Patent Case Summaries January 24, 2024

Patent Case Summaries | Week Ending January 19, 2024

CyWee Group Ltd. v. ZTE (USA), Inc., et al., No. 2021-1855 (Fed. Cir. (PTAB) Jan. 18, 2024). Opinion by Prost, joined by Hughes and Stoll.

ZTE filed an IPR petition challenging certain claims in a patent owned by CyWee. Later, LG Electronics filed an IPR petition and moved to join ZTE’s ongoing IPR. LG premised its motion for joinder on several limitations, including that it would “act as a passive ‘understudy’ and would not assume an active role unless ZTE ceases to participate in the instituted IPR.” The Patent Trial and Appeal Board granted LG’s motion. While that motion was pending, CyWee moved to amend the claims, which ZTE opposed.

After LG’s joinder, CyWee filed a revised motion to amend. ZTE stated that it did not oppose the revised motion, prompting LG to seek leave to oppose the motion on the ground that ZTE was no longer participating. The Board agreed and thus allowed LG to oppose the motion and present arguments and evidence independently from ZTE.

The Board issued a final written decision finding that the challenged original claims are unpatentable as obvious and denying the revised motion to amend. CyWee sought Director review, which was rejected. CyWee then appealed, challenging the Board’s denial of the revised motion to amend.

In the appeal, CyWee made three arguments, but the Federal Circuit rejected all three and thus affirmed the Board’s determinations.

First, CyWee argued that the Board erred by allowing LG to oppose the revised motion to amend, and by allowing LG to assert a prior art reference not raised by ZTE (Withanawasam). The Federal Circuit saw no error in the Board’s approach. Because ZTE did not oppose CyWee’s revised amended claims, the Board reasonably allowed LG to do so. LG’s understudy status was “only insofar as ZTE remained active in the IPR,” and ZTE had withdrawn its objections. The Federal Circuit also concluded that CyWee “identified nothing in the Board’s current procedures prohibiting LG from raising Withanawasam in opposition to the revised motion to amend.”

Second, CyWee argued that the Board erred by denying the revised motion to amend. Specifically, CyWee argued that the Board erred in finding a motivation to combine the prior art that formed the basis for LG’s opposition to the proposed amended claims. The Federal Circuit disagreed because the Board “credited the testimony of LG’s expert” on this issue, “which is substantial evidence that supports the Board’s motivation-to-combine conclusion.”

Lastly, CyWee argued that the PTO did not have an appointed Director at the time CyWee sought Director review and the lack of opportunity for meaningful Director review mandated dismissal of the IPR. The Federal Circuit explained that it had already “considered and rejected these arguments” in several earlier cases, and the court “reject[ed] them again here.”

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Roku, Inc. v. ITC, et al., No. 2022-1386 (Fed. Cir. (ITC) Jan. 19, 2024). Opinion by Hughes, joined by Dyk and Stoll.

Universal Electronics, Inc. filed a complaint with the ITC asserting that certain Roku products infringe a UEI patent that resolves incompatibilities among electronic devices such as smart TVs and DVD or Blu-ray players. UEI’s technologies are called “QuickSet,” which is incorporated into many smart TVs. UEI relied on QuickSet to satisfy the economic prong of the domestic industry requirement.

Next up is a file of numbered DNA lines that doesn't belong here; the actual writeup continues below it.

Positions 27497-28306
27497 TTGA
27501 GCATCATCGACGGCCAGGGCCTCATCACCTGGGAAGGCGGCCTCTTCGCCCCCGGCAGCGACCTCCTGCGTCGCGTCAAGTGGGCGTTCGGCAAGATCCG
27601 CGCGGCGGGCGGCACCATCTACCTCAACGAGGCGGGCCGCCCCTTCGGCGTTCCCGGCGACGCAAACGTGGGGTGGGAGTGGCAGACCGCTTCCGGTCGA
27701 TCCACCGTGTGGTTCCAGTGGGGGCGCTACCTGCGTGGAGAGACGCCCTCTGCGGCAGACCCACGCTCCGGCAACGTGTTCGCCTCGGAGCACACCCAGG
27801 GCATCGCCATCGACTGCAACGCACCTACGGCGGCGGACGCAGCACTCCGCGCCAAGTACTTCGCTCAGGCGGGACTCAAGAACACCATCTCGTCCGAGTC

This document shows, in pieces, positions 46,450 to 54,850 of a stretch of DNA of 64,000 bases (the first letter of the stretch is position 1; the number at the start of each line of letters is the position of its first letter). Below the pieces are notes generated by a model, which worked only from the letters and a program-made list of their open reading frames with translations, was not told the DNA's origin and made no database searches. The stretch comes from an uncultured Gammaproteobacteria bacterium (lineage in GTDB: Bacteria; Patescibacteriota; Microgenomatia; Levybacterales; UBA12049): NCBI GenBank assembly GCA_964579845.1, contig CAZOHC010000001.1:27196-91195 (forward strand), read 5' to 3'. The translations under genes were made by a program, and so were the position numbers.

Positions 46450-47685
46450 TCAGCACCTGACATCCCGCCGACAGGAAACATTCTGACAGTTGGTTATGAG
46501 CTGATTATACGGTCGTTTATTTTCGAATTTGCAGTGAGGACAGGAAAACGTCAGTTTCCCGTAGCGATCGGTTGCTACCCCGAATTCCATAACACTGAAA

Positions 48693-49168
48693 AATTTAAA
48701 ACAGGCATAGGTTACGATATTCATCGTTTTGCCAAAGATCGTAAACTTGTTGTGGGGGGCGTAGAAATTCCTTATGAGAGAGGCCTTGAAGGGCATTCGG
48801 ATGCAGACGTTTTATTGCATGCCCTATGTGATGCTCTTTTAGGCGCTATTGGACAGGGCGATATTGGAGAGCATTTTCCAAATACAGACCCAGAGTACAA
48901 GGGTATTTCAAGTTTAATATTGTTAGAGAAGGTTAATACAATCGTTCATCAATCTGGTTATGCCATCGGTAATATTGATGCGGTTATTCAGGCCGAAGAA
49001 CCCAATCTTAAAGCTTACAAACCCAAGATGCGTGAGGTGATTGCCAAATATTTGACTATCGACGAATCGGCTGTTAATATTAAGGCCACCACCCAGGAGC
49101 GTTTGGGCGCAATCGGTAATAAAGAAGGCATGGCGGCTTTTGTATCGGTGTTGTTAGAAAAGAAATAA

The administrative law judge found that Roku violated Section 337 by importing infringing articles, and the Commission affirmed. The Commission found that in a 2012 agreement, an inventor, Mr. Barnett, had assigned all his rights in the application that became UEI’s patent. Next, the Commission found that UEI satisfied the economic prong by proving a substantial investment in engineering and R&D to exploit the patent via the QuickSet platform. The Commission also found that Roku had not shown the asserted claims to be obvious, and that UEI had presented compelling evidence of secondary indicia of nonobviousness. Roku appealed, challenging all three findings.

The Federal Circuit affirmed. First, the court agreed with the Commission that the 2012 agreement constituted a present conveyance of Mr. Barnett’s rights in the patent. The language in the agreement stated that Mr. Barnett “hereby sell[s] and assign[s] … [his] entire right, title, and interest in and to the invention,” including “all divisions and continuations thereof, including the subject-matter of any and all claims which may be obtained in every such patent.”

Next, the Federal Circuit upheld the Commission’s findings relating to a domestic industry. Roku’s argument focused on UEI’s investments in smart TVs rather than the QuickSet technology installed on those TVs, but the Federal Circuit ruled “that is not the appropriate inquiry.” “Our precedent does not require expenditures in whole products themselves, but rather, sufficiently substantial investment in the exploitation of the intellectual property.” The court continued: “In other words, a complainant can satisfy the economic prong of the domestic industry requirement based on expenditures related to a subset of a product, if the patent(s) at issue only involve that subset.” Here, there was no dispute that QuickSet, a subset of the entire TV, practiced the patent.

Lastly, the Federal Circuit affirmed the finding of nonobviousness. On appeal, “Roku [did] not challenge the Commission’s actual findings” regarding the teachings of the prior art. As for UEI’s evidence of secondary indicia of nonobviousness, Roku argued only that the Commission erred in finding a nexus. The Federal Circuit declared that argument “meritless.” Roku did not dispute that QuickSet was discussed in the evidence the Commission relied on.

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